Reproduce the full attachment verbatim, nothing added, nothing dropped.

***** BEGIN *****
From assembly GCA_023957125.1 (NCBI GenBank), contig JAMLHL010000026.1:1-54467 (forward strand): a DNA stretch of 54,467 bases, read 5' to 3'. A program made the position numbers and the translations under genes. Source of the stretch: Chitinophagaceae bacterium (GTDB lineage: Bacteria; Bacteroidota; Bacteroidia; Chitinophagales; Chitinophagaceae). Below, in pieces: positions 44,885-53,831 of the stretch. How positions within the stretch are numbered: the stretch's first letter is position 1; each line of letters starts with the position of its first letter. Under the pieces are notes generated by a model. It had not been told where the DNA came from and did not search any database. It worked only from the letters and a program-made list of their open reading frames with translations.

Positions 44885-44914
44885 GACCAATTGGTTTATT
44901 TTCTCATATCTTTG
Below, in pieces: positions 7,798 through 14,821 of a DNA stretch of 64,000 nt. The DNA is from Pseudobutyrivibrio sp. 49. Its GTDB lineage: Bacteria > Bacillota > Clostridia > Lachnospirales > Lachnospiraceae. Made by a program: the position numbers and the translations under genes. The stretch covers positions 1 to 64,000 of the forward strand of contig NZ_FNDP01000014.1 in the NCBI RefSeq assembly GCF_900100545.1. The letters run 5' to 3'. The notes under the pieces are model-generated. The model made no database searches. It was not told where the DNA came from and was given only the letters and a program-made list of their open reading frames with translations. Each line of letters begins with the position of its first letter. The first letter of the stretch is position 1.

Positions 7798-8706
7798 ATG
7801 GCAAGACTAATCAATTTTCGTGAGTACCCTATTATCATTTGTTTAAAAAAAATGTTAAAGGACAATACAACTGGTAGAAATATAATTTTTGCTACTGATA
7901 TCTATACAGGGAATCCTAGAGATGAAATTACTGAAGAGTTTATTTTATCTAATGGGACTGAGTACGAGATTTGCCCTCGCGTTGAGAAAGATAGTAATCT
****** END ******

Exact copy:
From assembly GCA_023957125.1 (NCBI GenBank), contig JAMLHL010000026.1:1-54467 (forward strand): a DNA stretch of 54,467 bases, read 5' to 3'. A program made the position numbers and the translations under genes. Source of the stretch: Chitinophagaceae bacterium (GTDB lineage: Bacteria; Bacteroidota; Bacteroidia; Chitinophagales; Chitinophagaceae). Below, in pieces: positions 44,885-53,831 of the stretch. How positions within the stretch are numbered: the stretch's first letter is position 1; each line of letters starts with the position of its first letter. Under the pieces are notes generated by a model. It had not been told where the DNA came from and did not search any database. It worked only from the letters and a program-made list of their open reading frames with translations.

Positions 44885-44914
44885 GACCAATTGGTTTATT
44901 TTCTCATATCTTTG
Below, in pieces: positions 7,798 through 14,821 of a DNA stretch of 64,000 nt. The DNA is from Pseudobutyrivibrio sp. 49. Its GTDB lineage: Bacteria > Bacillota > Clostridia > Lachnospirales > Lachnospiraceae. Made by a program: the position numbers and the translations under genes. The stretch covers positions 1 to 64,000 of the forward strand of contig NZ_FNDP01000014.1 in the NCBI RefSeq assembly GCF_900100545.1. The letters run 5' to 3'. The notes under the pieces are model-generated. The model made no database searches. It was not told where the DNA came from and was given only the letters and a program-made list of their open reading frames with translations. Each line of letters begins with the position of its first letter. The first letter of the stretch is position 1.

Positions 7798-8706
7798 ATG
7801 GCAAGACTAATCAATTTTCGTGAGTACCCTATTATCATTTGTTTAAAAAAAATGTTAAAGGACAATACAACTGGTAGAAATATAATTTTTGCTACTGATA
7901 TCTATACAGGGAATCCTAGAGATGAAATTACTGAAGAGTTTATTTTATCTAATGGGACTGAGTACGAGATTTGCCCTCGCGTTGAGAAAGATAGTAATCT